Now, instead of local funds, Project DeRenne needs federal matching funds to be finished, to the tune of about $70 million.

The rub is that while Poplar Place doesn't have historic status now, it's eligible, making it against the law to use federal funds to damage its fabric. In other words, if those homes are bought out, the project can't get the federal funds it's dependent on.

It's almost a Catch-22, but there is an out. When Project DeRenne was approved by City Council in 2010 under then-mayor Otis Johnson, it was explicitly contingent on buyouts not impacting the ability to receive adequate funds.

Sadly and perhaps unavoidably, in holding up the project some homeowners are in essence fighting to make their property values even lower than they already are.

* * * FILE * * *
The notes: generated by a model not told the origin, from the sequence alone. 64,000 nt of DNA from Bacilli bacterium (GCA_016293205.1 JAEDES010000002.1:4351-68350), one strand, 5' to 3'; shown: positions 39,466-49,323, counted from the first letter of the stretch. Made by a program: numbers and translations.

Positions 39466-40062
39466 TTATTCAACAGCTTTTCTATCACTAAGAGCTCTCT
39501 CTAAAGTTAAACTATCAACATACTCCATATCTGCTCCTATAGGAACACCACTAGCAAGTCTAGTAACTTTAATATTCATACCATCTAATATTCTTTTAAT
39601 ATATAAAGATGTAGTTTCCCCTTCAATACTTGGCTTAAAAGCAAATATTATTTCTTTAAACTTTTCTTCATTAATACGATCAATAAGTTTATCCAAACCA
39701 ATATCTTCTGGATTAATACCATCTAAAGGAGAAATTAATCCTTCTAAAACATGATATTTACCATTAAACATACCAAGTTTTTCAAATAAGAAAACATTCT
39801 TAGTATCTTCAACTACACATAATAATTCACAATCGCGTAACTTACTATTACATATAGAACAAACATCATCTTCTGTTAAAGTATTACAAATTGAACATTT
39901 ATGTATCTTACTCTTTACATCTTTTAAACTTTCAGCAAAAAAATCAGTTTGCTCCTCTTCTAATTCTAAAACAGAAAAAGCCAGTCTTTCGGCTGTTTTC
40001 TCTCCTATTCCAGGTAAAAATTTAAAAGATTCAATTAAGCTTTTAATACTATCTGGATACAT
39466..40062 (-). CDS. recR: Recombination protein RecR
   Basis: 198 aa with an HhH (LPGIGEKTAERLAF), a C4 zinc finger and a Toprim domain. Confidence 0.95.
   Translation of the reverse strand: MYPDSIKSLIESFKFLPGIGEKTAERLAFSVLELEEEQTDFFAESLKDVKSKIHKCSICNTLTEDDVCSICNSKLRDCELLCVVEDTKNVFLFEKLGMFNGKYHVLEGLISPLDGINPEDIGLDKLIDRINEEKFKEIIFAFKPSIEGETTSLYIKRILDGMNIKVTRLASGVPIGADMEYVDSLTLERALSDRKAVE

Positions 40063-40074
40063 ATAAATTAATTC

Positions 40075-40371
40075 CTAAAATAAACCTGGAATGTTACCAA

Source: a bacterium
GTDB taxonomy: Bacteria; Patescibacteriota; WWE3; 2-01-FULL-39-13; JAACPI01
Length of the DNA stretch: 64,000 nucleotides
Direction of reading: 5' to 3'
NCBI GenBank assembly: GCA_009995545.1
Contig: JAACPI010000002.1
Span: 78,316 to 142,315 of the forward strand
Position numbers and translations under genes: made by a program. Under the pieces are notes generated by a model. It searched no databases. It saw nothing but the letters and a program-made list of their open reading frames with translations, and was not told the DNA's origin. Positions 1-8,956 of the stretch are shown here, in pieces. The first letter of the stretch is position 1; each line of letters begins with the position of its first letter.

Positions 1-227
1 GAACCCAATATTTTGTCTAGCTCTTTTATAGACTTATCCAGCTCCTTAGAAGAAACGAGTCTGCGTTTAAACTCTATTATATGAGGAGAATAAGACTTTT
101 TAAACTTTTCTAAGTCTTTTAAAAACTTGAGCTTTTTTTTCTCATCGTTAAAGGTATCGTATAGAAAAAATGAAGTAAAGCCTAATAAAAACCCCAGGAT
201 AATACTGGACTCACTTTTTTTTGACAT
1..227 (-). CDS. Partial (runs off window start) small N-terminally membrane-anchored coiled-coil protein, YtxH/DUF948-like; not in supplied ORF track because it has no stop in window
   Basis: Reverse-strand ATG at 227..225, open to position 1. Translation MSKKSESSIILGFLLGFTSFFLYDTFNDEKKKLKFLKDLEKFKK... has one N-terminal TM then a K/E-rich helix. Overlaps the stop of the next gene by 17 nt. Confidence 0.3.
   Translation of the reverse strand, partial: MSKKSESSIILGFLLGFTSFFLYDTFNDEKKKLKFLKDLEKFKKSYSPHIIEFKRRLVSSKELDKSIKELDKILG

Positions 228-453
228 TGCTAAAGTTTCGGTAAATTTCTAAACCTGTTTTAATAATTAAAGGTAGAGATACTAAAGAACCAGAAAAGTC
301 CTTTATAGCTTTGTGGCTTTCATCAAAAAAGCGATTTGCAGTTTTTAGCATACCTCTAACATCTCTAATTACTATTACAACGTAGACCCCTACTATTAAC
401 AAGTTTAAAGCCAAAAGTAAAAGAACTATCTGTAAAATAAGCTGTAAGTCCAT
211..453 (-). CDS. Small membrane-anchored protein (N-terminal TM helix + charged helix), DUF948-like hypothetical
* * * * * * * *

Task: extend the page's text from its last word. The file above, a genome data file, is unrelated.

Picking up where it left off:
"That area's not exactly a country road now as it is," says Bell. "There's no pedestrian or bicycle access. There's lots of traffic from Montgomery to White Bluff. It's a clogged, dangerous road. Project DeRenne would put more cars on that road, yes, but because of the multi-use aspects it would also be a more complete road. Homes on Hampstead Avenue would actually be further away from the road than they are now."

Enter politics. Some City Council members, chief among them Estella Shabazz, who represents the bulk of Poplar Place, seem to be advocating for a more extensive citizen payout than advisable or even permissible. This threatens to put the project back to square one after Council approved it in 2010 and area residents overwhelmingly approved it as recently as April 2013.

"We thought we would've been so far ahead of this project now, but we're still stuck in the same place," a crestfallen Mayor Edna Jackson was quoted last week.

If true, it's not because of any lack of foresight on the part of the people who designed Project DeRenne. As with most things, for better or worse the answer will be a good bit messier, and will have to come from politicians and the people who elect them.